Epoxy Techniques

The Rocketry Forum

Help Support The Rocketry Forum:

sveinbjorn

Member
Joined
Jul 27, 2004
Messages
16
Reaction score
0
Hello all, this is my first post to Rocketry forum.

At what engine level do epoxying techiniques become really important? I'm reading all kinds of stuff about Microbaloons, Colloidal silicon, fortified oat bran, and who knows what else to add to epoxy. If I am working with Mid-power and Level 1 stuff, do I really need all these high-zoot additives?

Just curious,
Ed

P.S.
Thanks to Hospital_Rocket for referring me to Rocketry forum. I appreciate the lack of superfluous B.S. in the discussion groups
. :kill:
 

Justin Horne

Well-Known Member
Joined
Jun 23, 2004
Messages
426
Reaction score
0
Well, id say, the standard rocketry answer: It depends...

I think this is an opinion kind of thing, so i'll give you mine. I've used no additives up to an I284 with absolutely no problems.. I am almost done with a very high performance rocket. It is fully glassed. I put colloidal silica on just a few tiny pieces (mount to BT). I probably didn't need it, as West System is extremely tough stuff anyway.. Up to L1, you really probably don't need at.. At the same time though, it couldn't hurt.
 

rbeckey

Well-Known Member
Joined
Jul 19, 2012
Messages
1,560
Reaction score
26
I use microballons to make the epoxy lighter. I have use epoxy mixed with an equal amount of M.Bs. to fill or partially fill a paper fairing or transition on model rockets. Hard as a rock, but much lighter.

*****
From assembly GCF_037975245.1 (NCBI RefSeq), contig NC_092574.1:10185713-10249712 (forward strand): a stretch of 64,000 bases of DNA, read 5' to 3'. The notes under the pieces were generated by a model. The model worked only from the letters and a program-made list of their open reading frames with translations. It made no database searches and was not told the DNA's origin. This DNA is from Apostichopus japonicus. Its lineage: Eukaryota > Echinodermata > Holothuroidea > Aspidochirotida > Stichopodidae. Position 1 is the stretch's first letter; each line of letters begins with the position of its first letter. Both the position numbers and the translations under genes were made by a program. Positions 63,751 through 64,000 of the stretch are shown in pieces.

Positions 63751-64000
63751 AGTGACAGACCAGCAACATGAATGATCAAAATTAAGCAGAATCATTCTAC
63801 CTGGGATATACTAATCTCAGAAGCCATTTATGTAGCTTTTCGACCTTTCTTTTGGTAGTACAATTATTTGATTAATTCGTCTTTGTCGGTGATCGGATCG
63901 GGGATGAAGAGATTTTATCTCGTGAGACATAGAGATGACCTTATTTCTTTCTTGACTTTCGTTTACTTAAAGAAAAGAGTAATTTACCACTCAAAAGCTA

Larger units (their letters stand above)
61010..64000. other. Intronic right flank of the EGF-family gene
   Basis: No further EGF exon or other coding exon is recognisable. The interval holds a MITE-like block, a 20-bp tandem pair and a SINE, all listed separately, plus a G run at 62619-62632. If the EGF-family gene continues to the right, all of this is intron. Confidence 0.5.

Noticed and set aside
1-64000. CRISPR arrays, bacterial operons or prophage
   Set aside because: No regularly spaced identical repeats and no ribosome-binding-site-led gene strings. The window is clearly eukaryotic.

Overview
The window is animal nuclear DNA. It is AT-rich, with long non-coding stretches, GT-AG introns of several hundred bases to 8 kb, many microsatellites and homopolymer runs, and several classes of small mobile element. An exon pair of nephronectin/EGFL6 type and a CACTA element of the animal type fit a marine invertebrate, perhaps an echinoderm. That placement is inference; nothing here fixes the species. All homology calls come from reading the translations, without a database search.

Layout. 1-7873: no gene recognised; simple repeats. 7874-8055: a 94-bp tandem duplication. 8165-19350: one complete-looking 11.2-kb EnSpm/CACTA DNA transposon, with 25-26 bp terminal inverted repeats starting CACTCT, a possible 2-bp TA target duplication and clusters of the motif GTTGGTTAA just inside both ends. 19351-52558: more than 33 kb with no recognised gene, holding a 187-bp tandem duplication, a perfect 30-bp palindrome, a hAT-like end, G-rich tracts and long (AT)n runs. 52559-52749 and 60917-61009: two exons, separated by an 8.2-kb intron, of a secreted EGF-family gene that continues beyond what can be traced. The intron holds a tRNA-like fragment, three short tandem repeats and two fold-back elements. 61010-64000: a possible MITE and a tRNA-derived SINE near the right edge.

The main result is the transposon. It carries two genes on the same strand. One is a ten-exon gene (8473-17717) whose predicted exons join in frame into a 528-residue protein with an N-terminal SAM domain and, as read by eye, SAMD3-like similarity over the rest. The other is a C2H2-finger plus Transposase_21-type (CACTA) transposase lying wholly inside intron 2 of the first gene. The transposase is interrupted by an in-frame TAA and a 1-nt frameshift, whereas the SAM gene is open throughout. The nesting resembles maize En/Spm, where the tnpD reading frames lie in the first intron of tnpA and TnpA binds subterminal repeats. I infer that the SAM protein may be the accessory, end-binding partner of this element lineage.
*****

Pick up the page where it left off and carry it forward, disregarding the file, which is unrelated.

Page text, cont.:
Stymye

Well-Known Member
Joined
Jan 21, 2009
Messages
7,599
Reaction score
7
thickeners are added to make the epoxy less runny , easier to shape and makes less mess

microballons are added to make the joint easier to sand and blend once cured
 

sveinbjorn

Member
Joined
Jul 27, 2004
Messages
16
Reaction score
0
Ah, OK...so these microbaloon thingies decrease weight thus increasing altitude...That's a good thing. Will the thickeners shorten the working time of the epoxy?
Can anyone recommend a good book that covers these topics in depth?

Thanks, Ed
 

Justin Horne

Well-Known Member
Joined
Jun 23, 2004
Messages
426
Reaction score
0
Originally posted by sveinbjorn
Ah, OK...so these microbaloon thingies decrease weight thus increasing altitude...That's a good thing. Will the thickeners shorten the working time of the epoxy?
Can anyone recommend a good book that covers these topics in depth?

Thanks, Ed

I haven't seen a noticeable decrease in time with the silica. However, I only use the slow, so keep that in mind...
 

Stymye

Well-Known Member
Joined
Jan 21, 2009
Messages
7,599
Reaction score
7
ED welcome !

you wouldn't want to use microballoons on everything, just where you want to sand the epoxy, like a final fillet..
it does not make a stronger joint than pure epoxy would

If you are glueing wood and paper, yellow glue will be much lighter ,and stronger than the surrounding material.wood glues soak into and link with the fibers, epoxy does not but it makes a nice fillet